In creative communities, brands are capitalizing off of these sentiments. The company who sells DJ themed mugs wants you to think that you can only drink coffee from something that expresses who you are. The graphic design meme pages wants to tell you should find a man who knows the difference between Helvetica and Arial. These messages aren’t for your well-being, they’re self-interested on the brands to drive their sales and reach. None of this is based in reality.

How to make the divide

So the question is now: how do we separate our being from our doing? You can start by diversifying your life.

  • Pick a hobby that has nothing to do with anything you currently do. If you’re a musician, don’t pick up an extra instrument as your hobby. Instead, find something completely different, like working out, collecting rocks, or playing video games. You need escapism that can take your mind off your work. Choose something outside of your field to spend your downtime on.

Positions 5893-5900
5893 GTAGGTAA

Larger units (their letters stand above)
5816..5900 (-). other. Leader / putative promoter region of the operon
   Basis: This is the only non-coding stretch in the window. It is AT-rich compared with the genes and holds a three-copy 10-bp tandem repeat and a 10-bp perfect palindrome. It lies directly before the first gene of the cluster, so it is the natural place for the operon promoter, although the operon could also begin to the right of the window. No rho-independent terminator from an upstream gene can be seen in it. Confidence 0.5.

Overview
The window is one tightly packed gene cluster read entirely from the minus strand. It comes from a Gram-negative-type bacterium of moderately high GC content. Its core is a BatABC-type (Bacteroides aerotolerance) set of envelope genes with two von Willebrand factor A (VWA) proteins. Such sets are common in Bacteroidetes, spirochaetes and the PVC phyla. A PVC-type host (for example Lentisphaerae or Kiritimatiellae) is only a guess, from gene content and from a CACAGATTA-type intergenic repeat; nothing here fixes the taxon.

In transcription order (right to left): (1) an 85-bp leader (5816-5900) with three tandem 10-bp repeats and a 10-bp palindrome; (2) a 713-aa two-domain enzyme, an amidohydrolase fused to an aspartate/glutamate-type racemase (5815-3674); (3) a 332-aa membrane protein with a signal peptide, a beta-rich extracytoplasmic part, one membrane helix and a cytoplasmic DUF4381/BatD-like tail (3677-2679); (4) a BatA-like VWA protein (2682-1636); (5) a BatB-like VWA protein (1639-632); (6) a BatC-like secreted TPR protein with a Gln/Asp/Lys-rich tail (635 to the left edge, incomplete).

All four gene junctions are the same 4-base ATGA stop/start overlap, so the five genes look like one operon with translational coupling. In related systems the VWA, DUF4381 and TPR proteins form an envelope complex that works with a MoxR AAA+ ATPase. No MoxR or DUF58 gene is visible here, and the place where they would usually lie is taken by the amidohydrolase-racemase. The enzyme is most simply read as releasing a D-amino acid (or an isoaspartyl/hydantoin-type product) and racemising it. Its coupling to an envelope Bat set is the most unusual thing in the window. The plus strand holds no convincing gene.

• Find friends that are different than you. If you’re reading this, you’re probably ambitious. You want to achieve and show the world how good you are. That’s okay. But not everyone in your circle needs to be driven concert promoters like you. Instead, find people who are equally passionate about other pursuits. Have friends with jobs that are completely opposite of you. Reach out to people who look different than you, listen to a genre of music you dislike, and are diverse in every way possible. If you’re on the prowl, don’t expect your significant other to be exactly like you either. You want balance, whether you know it or not.
  • Do work on yourself. Go out and read Ryan Holiday’s last two books. Download the Headspace app and learn to separate thoughts and feelings from who you are. Practice being a stable, effective, confident person every day. It takes time, but you’ll get to point where you can fail at everything and not be taken back as a person. Bad things happen, but that doesn’t mean you’re a bad person.